Skip to main content

Vanderbilt Engineering Students Prepare for 2015 Solar Decathlon

Posted by on Wednesday, September 17, 2014 in Energy, Green Building, Land Use, News, Research.

Selected last spring for the 2015 U.S. Department of Energy Solar Decathlon, a team of Vanderbilt students is partnering with Habitat for Humanity of Greater Nashville to build Harmony House. It’s a 1,000-square-foot, energy efficient, fully solar-powered home likely to be used as a test site for the housing nonprofit after the contest ends.

“A lot of Solar Decathlon homes in the past have been these sort of weird, futuristic-looking, fascinating feats of architecture, but nothing that some families would want to live in,” said Tiffany Silverstein, a Vanderbilt sophomore computer engineering and math major. “What we’re trying to do is show that you can have a solar-powered house that you can live in. This can be your home in two or three years, not a hundred years into the future.”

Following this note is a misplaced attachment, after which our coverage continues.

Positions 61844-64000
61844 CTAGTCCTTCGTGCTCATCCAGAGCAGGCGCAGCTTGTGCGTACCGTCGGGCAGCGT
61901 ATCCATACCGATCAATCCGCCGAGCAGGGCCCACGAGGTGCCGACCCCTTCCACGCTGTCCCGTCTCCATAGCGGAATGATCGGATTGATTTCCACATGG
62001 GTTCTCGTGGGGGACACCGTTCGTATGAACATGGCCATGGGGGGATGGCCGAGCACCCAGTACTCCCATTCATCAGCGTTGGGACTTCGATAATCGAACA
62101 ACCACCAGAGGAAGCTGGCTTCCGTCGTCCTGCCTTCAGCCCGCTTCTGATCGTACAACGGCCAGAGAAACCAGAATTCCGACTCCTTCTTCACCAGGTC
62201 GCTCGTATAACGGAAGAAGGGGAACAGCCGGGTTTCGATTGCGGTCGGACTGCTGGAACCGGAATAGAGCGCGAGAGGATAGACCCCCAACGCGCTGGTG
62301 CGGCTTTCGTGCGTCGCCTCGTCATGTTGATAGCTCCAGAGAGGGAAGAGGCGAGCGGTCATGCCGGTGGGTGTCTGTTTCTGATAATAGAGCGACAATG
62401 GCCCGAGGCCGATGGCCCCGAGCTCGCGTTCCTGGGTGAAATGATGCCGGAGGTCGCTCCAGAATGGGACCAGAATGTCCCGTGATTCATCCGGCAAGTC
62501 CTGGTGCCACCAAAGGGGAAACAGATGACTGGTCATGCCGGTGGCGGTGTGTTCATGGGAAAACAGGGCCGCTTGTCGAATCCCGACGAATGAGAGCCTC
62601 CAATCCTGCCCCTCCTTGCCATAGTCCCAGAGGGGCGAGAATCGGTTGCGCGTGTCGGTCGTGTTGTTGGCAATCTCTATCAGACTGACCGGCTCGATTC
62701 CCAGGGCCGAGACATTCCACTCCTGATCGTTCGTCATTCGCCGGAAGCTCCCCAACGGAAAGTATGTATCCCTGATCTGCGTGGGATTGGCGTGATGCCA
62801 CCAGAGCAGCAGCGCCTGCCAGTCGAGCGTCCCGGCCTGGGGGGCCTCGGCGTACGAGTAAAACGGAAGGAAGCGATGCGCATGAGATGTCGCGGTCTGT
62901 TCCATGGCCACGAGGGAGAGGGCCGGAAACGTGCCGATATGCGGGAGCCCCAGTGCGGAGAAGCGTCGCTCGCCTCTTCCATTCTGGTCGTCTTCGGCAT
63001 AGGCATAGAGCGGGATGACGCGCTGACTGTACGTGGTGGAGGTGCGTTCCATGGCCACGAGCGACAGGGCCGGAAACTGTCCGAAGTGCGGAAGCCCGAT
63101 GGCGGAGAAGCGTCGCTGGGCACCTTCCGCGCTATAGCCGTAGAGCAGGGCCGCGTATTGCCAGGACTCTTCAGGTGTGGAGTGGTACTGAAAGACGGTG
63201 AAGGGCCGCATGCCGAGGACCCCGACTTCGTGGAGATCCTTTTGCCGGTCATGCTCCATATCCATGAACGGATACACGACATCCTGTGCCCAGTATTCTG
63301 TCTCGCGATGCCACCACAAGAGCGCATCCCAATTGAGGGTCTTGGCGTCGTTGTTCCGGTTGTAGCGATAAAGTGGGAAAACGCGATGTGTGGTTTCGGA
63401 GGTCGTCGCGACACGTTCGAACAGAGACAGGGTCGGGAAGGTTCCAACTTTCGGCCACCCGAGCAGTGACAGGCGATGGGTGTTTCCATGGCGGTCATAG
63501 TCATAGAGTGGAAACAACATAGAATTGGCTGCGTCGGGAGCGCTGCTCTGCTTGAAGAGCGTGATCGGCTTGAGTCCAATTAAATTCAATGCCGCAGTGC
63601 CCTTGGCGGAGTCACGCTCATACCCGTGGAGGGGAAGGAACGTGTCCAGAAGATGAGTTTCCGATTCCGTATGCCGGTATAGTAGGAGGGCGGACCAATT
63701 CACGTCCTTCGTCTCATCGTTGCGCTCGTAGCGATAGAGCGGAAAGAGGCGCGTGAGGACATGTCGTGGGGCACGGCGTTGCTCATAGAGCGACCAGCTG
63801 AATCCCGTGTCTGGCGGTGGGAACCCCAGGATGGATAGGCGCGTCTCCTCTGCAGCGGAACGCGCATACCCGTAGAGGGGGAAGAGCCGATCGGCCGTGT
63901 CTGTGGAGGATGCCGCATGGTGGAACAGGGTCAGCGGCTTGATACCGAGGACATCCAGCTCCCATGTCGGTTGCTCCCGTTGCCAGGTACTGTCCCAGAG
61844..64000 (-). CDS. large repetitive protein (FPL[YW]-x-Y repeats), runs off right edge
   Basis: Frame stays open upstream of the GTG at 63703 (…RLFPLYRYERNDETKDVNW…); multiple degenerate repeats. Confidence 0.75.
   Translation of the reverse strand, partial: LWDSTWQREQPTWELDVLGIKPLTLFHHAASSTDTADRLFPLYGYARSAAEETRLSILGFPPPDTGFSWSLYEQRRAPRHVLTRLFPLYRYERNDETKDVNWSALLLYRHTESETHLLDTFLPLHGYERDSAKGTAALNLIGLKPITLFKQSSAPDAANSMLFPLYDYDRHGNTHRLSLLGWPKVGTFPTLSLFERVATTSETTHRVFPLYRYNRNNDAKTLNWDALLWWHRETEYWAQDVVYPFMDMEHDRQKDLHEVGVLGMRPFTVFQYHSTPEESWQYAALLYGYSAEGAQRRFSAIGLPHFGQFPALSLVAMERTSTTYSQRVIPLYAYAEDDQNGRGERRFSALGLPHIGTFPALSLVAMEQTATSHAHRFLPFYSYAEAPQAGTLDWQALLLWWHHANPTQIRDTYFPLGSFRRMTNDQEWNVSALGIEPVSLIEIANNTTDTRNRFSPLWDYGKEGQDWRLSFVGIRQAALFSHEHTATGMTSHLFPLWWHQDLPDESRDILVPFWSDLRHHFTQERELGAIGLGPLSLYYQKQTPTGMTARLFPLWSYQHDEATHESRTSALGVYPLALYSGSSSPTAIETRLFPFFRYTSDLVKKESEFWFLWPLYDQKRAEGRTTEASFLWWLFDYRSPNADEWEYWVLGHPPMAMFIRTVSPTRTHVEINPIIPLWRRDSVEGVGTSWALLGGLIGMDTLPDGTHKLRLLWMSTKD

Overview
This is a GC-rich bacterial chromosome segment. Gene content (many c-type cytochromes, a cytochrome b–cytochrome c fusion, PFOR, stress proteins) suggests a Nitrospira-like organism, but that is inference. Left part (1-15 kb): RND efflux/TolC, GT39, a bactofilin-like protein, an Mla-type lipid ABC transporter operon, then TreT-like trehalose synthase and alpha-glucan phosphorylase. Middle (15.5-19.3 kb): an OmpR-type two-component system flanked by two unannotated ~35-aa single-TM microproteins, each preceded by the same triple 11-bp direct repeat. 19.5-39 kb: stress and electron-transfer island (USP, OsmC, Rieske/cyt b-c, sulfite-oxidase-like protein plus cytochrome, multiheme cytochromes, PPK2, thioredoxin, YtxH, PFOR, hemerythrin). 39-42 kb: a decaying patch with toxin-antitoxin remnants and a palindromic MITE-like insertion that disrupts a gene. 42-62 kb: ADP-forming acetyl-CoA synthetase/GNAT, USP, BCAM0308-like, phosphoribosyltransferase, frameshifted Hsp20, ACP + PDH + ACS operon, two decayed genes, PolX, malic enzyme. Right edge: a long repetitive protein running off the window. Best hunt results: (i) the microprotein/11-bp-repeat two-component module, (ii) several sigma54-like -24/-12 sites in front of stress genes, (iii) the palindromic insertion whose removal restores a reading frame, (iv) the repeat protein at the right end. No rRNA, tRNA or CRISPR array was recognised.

The U.S Department of Energy’s Solar Decathlon chooses the best proposals from teams of university students and gives the teams two years to complete houses. After Harmony House is built on Vanderbilt’s campus, it will be disassembled and shipped to Irvine, Calif., to be rebuilt for the Oct. 8-18, 2015, competition.  Click Here to read the complete story.

Under Solar Decathlon rules, the Harmony House team must raise its own funds to build, construct and ship the house. To contribute to Vanderbilt’s team, click here.

From left, Ryan Dick, Thomas Hardy and Nick Honkala assemble a model of Harmony House to be shown at a student research presentation.


Tags: , , ,

Leave a Response